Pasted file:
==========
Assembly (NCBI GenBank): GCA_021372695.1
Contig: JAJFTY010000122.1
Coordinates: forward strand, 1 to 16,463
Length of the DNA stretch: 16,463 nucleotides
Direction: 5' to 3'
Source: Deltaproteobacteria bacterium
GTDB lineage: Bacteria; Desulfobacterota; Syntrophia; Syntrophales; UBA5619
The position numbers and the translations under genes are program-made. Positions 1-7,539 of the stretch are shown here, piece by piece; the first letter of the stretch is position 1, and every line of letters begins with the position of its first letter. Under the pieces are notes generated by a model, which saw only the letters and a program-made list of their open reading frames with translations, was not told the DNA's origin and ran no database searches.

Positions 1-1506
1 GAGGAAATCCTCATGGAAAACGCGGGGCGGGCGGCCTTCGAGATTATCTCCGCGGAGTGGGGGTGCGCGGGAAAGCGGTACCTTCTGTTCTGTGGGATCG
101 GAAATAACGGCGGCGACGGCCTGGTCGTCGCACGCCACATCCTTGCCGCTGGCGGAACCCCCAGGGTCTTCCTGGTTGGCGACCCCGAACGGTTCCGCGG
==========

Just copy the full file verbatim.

Assembly (NCBI GenBank): GCA_021372695.1
Contig: JAJFTY010000122.1
Coordinates: forward strand, 1 to 16,463
Length of the DNA stretch: 16,463 nucleotides
Direction: 5' to 3'
Source: Deltaproteobacteria bacterium
GTDB lineage: Bacteria; Desulfobacterota; Syntrophia; Syntrophales; UBA5619
The position numbers and the translations under genes are program-made. Positions 1-7,539 of the stretch are shown here, piece by piece; the first letter of the stretch is position 1, and every line of letters begins with the position of its first letter. Under the pieces are notes generated by a model, which saw only the letters and a program-made list of their open reading frames with translations, was not told the DNA's origin and ran no database searches.

Positions 1-1506
1 GAGGAAATCCTCATGGAAAACGCGGGGCGGGCGGCCTTCGAGATTATCTCCGCGGAGTGGGGGTGCGCGGGAAAGCGGTACCTTCTGTTCTGTGGGATCG
101 GAAATAACGGCGGCGACGGCCTGGTCGTCGCACGCCACATCCTTGCCGCTGGCGGAACCCCCAGGGTCTTCCTGGTTGGCGACCCCGAACGGTTCCGCGG